Courtney Milan : Proof by Seduction

I’m leaving this review up, but noting that I cringed at how patronizing it is when I re-read it, and I wouldn’t write it like this today. I was a little slow to warm to Proof by Seduction, mostly because of a familiar complaint with historical fiction: the characters seemed more like 21st-century people thanContinue reading “Courtney Milan : Proof by Seduction”

M. J. Locke : Up Against It

In Up Against It a 25th-century asteroid-based community is beset by a confluence of disasters: a critical resource hemorrhaging accident, a takeover threat by the Martian mob, a rogue artificial intelligence in the asteroid’s systems — the list goes on. It explores both the fragility of human life in a hostile environment, and life’s pluckContinue reading “M. J. Locke : Up Against It”

Beard, Donihe, Duza, et al: The Bizarro Starter Kit (Orange)

I hoped The Bizarro Starter Kit would help me figure out if I’d like bizarro fiction, a genre self-defined by a loose collective of writers with a shared love of cult/trash cinema. It didn’t. The Bizarro Starter Kit makes the case that there’s too much going on for me to dismiss it, and too muchContinue reading “Beard, Donihe, Duza, et al: The Bizarro Starter Kit (Orange)”

Lauren McLaughlin: (Re)cycler

(Re)cyler is definitely not the book I expected it to be. Cycler ended so abruptly and with so little resolution that I expected (Re)cycler to be basically the second half of a novel too long for one volume. I thought it was going to include an “origin story” for Jill (who turns, physically, into herContinue reading “Lauren McLaughlin: (Re)cycler”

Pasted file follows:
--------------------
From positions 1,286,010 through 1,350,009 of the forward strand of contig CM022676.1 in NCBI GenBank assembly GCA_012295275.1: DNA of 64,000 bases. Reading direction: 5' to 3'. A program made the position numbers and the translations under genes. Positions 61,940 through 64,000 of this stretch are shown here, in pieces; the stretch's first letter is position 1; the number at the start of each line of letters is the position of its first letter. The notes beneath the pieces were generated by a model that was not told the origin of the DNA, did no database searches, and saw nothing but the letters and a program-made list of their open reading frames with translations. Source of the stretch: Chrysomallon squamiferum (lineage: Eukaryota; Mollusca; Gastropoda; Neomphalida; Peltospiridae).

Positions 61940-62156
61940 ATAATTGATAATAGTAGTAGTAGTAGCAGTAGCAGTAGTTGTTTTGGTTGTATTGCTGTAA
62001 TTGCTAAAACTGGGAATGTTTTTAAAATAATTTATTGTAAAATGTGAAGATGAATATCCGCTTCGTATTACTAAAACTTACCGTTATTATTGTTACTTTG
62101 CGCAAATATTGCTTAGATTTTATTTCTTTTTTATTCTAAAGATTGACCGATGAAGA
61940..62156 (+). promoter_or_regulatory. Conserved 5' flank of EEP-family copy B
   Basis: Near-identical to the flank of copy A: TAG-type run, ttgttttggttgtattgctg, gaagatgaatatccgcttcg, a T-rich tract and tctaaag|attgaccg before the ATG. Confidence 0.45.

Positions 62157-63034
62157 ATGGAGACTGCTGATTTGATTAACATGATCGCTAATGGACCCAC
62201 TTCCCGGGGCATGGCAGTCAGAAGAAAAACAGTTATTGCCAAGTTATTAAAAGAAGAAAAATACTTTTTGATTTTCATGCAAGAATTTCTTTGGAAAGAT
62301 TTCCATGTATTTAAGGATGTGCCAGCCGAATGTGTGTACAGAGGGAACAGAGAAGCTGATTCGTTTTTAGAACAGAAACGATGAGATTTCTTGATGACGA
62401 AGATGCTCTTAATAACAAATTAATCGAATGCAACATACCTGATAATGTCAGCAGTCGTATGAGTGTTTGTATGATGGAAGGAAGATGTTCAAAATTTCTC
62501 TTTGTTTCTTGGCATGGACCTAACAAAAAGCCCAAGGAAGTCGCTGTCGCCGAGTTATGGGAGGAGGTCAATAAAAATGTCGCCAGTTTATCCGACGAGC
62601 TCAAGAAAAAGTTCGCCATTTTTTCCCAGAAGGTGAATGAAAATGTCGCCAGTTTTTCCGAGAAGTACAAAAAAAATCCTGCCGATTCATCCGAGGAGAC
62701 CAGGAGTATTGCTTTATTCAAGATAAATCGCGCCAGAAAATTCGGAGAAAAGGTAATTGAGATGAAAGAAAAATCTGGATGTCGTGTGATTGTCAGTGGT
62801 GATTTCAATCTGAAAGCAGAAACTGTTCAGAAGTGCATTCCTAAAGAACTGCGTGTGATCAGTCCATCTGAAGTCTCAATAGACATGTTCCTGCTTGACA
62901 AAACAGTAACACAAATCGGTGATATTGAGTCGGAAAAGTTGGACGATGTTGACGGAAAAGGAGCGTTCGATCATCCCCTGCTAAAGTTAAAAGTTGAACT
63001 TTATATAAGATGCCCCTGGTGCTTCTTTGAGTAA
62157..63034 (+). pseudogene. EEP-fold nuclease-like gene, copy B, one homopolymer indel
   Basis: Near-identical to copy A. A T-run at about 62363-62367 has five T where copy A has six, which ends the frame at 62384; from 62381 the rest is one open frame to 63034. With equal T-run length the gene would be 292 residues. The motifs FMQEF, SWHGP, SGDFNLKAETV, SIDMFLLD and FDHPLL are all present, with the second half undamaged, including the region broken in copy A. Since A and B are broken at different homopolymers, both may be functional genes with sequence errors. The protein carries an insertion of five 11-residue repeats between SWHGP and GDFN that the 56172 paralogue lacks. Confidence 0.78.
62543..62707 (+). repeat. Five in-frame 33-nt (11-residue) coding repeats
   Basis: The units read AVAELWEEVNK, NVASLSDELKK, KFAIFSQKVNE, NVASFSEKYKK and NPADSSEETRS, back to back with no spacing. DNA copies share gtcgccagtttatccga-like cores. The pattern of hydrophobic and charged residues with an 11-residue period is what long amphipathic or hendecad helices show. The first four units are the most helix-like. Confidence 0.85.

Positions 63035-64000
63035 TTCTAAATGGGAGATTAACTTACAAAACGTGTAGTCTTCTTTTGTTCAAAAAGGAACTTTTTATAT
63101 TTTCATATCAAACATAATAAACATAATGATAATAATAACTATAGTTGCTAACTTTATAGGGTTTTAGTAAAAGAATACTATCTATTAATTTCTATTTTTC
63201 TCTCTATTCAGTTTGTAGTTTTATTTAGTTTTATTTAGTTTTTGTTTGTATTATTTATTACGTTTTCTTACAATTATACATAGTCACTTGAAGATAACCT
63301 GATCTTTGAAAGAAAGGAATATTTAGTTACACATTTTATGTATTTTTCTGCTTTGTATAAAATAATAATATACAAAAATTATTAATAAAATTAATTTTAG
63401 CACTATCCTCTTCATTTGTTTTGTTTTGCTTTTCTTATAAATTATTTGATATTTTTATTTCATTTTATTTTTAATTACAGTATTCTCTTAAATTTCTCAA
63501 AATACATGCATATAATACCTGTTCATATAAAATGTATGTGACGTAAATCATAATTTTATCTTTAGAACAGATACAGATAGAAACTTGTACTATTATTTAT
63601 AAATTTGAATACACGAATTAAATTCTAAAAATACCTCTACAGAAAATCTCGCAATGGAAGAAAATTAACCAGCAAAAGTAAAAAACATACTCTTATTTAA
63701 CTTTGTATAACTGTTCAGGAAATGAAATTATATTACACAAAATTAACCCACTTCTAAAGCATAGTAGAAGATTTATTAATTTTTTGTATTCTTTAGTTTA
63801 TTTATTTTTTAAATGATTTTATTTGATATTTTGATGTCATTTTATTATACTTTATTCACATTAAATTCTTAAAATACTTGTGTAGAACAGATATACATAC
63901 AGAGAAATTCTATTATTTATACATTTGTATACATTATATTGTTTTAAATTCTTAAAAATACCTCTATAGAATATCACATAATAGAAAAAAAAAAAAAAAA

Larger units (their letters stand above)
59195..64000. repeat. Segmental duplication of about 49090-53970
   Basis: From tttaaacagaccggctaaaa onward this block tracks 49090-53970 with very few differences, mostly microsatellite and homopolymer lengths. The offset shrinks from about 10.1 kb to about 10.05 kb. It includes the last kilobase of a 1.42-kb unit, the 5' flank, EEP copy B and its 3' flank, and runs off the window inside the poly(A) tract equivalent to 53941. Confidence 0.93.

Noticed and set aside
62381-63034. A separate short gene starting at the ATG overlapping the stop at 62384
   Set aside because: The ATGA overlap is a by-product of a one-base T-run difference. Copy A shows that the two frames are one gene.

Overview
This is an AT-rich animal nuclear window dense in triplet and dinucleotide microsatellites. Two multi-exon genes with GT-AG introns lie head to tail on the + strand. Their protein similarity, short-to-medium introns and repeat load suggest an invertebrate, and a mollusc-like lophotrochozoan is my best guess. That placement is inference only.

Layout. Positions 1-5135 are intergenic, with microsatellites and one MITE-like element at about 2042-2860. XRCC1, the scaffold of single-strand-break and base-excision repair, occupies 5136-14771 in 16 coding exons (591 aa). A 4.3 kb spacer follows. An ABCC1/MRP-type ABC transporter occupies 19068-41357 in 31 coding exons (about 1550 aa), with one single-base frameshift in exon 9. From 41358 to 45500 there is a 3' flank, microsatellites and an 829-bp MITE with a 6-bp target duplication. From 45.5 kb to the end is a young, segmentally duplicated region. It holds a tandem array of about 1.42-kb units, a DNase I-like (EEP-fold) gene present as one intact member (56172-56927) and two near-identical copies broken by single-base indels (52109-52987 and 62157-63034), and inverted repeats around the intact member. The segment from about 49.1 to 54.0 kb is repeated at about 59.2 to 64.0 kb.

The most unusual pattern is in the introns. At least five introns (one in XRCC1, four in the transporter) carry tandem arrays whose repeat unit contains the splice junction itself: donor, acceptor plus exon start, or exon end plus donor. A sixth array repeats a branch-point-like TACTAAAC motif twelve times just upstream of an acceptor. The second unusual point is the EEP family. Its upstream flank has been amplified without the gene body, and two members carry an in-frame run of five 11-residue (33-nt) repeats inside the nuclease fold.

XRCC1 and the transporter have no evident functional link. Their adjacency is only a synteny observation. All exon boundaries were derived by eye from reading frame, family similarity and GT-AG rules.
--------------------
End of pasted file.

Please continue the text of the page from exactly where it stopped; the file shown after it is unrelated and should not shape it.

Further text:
Lauren McLaughlin: Cycler

Cycler has an inventive premise: for most of every month Jill McTeague is a more-or-less normal teenage girl, but for four days she physically turns into a male. (The novel doesn’t explicitly deal with how this came about, although it drops some clues. I suspect McLaughlin will address it directly in a future volume*.) JillContinue reading “Lauren McLaughlin: Cycler”

Lisa McMann: Wake

The good: As supernaturally-themed young adult novels go, the premise of this one is strikingly original: no vampires, werewolves, nor zombies (at least in this first volume of the series…). Instead, Janie finds herself involuntarily drawn into the dreams of anyone dreaming near her. A few SF authors have worked with similar concepts — andContinue reading “Lisa McMann: Wake”

George Mann: The Affinity Bridge

The Affinity Bridge sets some derring-do and a Sherlock Holmes-ish mystery in an alternate history where England had much more sophisticated technology under the Victoria’s reign (some of the tech, in fact, extends Victoria’s lifespan farther into the 20th century). Sometimes it seems like Mann is juggling a few too many plot threads — aContinue reading “George Mann: The Affinity Bridge”

John Cook, Mac McCaughan, Laura Ballance: Our Noise – the Story of Merge Records

Three quick endorsements of Our Noise: I read every word within a 24-hour span I’ve already purchased some Merge recordings I hadn’t previously heard The palpable enthusiasm of Ryan Adam’s (slightly incoherent) intro almost makes me want to hear what he’s been up to lately The structure of Our Noise is pretty genius: there’s aContinue reading “John Cook, Mac McCaughan, Laura Ballance: Our Noise – the Story of Merge Records”

Michael Moorcock: Gloriana

Good God, I hated this book, with an unreasoning, visceral passion. (Had much the same reaction to Nabokov’s Lolita). I made the perhaps-mistake of reading the Moorcock’s afterword first, in which he explains that Andrea Dworkin took him to task for including a graphic rape scene (with a troubling thematic implication) in book she otherwiseContinue reading “Michael Moorcock: Gloriana”